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The FBI’s attack on Apple could force Congress to rule on encryption

The FBI’s attack on Apple could force Congress to rule on encryption

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Photo by Andrew Burton/Getty Images

A federal court is ordering Apple to break the security of its products by building a backdoor into one of its devices — an iPhone 5C belonging to one of the San Bernardino shooters. The controversial order, which was issued yesterday, marks the start of a brewing legal fight that could culminate in Congressional action on encryption. Until Congress tackles the issue head on, though, the question at hand is how this order is justified and whether it will hold up during the appeals process.

The FBI successfully got the order issued because of a law passed more than 200 years ago. The All Writs Act of 1789 allows federal courts to issue writs, or court orders, that require third parties to assist in the execution of another court order, like a search warrant. It’s only applied as a last resort. It’s previously been used to compel a telephone company to help install a pen register, for example.

the order was issued because of a law passed more than 200 years ago

While the AWA has been referred to in the past, this order drastically widens its scope. It’s one thing to require a company to assist in carrying out a search warrant, but in this case, the FBI is requiring Apple to build entirely new code to access the device in question, and part of that code would rely on Apple using its private key to authenticate it. This essentially amounts to the FBI requiring Apple to lie about its security checks, Nate Cardozo, staff attorney at the Electronic Frontier Foundation, told The Verge.

"No court has approved an order or law that would compel a company to do something or speak in a way that wasn't completely true," he said. "In this case, Apple is being compelled to create computer code that is false in a very meaningful way."

This is where Apple’s argument comes in. A specific exception made in the AWA is that it cannot require third parties to assist in ways that would be "unreasonably burdensome." By following this order, Apple could argue, it would place a burden on its reputation. No one will ever trust the security of their devices again, Cardozo said. "It’s an extraordinary burden — not just one of cost and time, but of a loss of good will in Apple."

The AWA can't require third parties to assist in an unreasonably burdensome way

But that argument could crumble, Susan Hennessey, a Brookings fellow, said. Regardless of Apple’s reputation, it's an American company and is therefore subject to US laws. However, one of the company’s strongest arguments will likely be the burden of creating something entirely new for the government.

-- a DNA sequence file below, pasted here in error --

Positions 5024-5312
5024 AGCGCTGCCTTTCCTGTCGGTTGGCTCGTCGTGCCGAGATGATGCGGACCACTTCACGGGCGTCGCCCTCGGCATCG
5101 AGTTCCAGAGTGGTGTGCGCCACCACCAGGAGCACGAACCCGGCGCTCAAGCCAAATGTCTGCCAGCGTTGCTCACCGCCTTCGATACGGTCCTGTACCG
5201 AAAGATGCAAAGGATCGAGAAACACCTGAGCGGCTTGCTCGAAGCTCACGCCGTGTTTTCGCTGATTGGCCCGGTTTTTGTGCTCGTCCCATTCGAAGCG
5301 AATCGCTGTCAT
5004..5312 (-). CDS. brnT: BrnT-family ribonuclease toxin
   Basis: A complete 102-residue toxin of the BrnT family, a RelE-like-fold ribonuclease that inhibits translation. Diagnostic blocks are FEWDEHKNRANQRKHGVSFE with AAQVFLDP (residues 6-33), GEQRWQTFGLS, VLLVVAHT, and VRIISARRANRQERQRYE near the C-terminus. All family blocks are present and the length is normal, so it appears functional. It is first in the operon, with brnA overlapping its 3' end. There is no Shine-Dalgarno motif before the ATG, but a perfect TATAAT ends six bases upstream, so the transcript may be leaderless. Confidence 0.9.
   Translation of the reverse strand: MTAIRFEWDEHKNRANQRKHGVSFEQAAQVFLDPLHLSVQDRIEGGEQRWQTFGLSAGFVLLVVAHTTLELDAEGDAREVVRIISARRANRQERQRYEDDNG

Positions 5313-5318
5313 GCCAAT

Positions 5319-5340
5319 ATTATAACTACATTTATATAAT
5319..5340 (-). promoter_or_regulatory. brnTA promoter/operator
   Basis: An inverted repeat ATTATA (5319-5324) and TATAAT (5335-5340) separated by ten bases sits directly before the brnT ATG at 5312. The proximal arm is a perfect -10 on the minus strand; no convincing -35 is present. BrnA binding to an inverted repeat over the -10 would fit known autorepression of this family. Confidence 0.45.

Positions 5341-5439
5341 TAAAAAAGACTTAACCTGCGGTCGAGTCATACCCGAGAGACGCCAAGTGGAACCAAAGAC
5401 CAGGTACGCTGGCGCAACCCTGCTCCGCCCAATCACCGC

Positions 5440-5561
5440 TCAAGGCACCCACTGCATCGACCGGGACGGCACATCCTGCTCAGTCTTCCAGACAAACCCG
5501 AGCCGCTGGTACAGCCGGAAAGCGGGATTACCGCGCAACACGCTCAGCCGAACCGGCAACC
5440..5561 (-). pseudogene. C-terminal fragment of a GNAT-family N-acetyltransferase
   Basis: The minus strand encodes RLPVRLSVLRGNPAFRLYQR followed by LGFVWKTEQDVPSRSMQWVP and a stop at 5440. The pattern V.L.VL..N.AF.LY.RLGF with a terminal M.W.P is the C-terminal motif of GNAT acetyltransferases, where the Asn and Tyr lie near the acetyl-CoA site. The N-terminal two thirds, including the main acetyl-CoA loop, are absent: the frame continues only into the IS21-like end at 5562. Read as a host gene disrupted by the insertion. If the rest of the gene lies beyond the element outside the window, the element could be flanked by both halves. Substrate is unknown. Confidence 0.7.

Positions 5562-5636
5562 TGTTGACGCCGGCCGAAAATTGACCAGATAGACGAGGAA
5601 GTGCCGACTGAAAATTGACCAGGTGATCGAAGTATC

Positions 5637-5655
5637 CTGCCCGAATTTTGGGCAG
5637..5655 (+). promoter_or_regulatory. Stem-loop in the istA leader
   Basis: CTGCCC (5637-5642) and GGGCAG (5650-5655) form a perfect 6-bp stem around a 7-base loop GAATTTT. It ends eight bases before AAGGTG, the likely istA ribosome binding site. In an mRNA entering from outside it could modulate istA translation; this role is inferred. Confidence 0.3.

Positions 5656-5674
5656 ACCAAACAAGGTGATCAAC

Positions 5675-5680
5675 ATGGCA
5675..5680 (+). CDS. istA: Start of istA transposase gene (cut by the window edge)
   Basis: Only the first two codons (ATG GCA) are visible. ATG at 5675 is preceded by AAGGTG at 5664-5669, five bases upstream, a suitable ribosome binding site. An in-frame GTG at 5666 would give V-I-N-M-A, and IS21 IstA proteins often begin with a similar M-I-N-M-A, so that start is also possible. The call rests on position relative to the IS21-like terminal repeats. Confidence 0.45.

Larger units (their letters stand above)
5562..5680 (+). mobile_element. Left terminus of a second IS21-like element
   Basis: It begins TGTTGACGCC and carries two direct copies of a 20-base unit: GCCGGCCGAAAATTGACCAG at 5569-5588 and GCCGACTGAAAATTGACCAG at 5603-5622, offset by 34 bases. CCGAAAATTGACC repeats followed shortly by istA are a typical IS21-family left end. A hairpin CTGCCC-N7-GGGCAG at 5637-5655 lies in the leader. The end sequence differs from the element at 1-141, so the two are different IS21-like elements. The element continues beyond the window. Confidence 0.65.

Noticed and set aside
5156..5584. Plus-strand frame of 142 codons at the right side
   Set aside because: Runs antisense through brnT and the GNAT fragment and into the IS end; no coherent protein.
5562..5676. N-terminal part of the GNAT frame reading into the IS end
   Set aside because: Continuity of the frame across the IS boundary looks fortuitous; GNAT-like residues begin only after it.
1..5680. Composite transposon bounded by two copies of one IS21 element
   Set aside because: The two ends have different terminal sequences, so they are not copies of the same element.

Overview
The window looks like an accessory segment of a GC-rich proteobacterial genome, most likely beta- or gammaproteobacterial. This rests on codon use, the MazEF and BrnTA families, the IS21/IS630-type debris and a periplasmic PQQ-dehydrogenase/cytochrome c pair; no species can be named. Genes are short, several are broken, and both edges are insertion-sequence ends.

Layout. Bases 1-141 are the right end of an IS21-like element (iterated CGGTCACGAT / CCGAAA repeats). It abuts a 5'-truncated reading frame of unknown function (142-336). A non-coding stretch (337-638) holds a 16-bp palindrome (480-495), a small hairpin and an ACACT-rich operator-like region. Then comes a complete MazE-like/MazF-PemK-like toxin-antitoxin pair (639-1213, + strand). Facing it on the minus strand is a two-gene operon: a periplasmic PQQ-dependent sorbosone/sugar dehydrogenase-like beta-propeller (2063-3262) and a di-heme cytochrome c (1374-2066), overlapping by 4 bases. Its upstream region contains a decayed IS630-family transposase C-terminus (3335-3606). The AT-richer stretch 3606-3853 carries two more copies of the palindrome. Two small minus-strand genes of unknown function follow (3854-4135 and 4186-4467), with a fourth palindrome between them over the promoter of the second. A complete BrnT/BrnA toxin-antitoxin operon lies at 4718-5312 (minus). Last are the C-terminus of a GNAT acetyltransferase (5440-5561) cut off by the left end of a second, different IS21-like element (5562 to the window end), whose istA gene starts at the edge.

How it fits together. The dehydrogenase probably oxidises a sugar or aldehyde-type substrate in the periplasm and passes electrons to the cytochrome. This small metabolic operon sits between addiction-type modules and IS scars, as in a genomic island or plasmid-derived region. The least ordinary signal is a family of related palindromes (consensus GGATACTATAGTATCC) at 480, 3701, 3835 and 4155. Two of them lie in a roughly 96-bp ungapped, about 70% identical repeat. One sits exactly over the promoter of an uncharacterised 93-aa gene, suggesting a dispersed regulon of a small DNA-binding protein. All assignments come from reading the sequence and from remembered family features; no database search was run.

"This is not sticking a key in the door and turning it," she said. "This is making the key, which falls beyond the reasonable task that underlies all writs."

This is not sticking a key in the door and turning it

Court orders are meant to assist the government in doing its job, not force companies to do the job entirely, she said.

"We’ve never seen an All Writs Act order that would force a company to not only do an amazing amount of work, but also to sacrifice its trust model," Cardozo said.

The government could come back and say that writs change over time with technology. They evolve along with the devices, and this recent order is a natural extension, Hennessey said. But that case has yet to be played out. As it stands, Apple has five business day to formally oppose the order, although it can ask for more time to do so. Once it opposes the order, the judicial process takes over, with it going first to a district court, and then progressing through the court system on appeals.

But Congress could throw a curve ball into the whole process by passing its own encryption bill that could mandate companies to build devices with backdoors built in. While the order affecting Apple impacts only one device, a Congressional law would impact devices across all brands. Cardozo believes this possibility is part of the FBI's motivation for carrying out the order through a public court, as opposed to under seal.

The FBI wants public pressure on Congress

"That choice is not a mistake," he said. "The FBI wants not only public pressure on Apple but public pressure on Congress. The FBI kind of doesn’t care if it loses this fight if it puts pressure on Congress mandating that they give them a backdoor. They can’t lose."

Congress has been waffling back and forth on encryption bills for years. Just last week, Rep. Ted Lieu (D-CA) and Rep. Blake Farenthold (R-TX) introduced a bill to prevent states from passing their own encryption bills. As far as this order, Lieu said it brings up multiple questions.

"Forcing Apple to weaken its encryption system in this one case means the government can force Apple — or any other private sector company — to weaken encryption systems in all future cases," he said in an emailed statement to The Verge. "This precedent-setting action will both weaken the privacy of Americans and hurt American businesses."

Ultimately, just as Apple CEO Tim Cook wrote in his statement, the order facilitates public discussion and thereby the need for Americans’ opinions.

"There’s a growing understanding that this is the role of Congress because it’s the role of the people," Hennessey said. As the people’s representatives, the issue falls on legislators.

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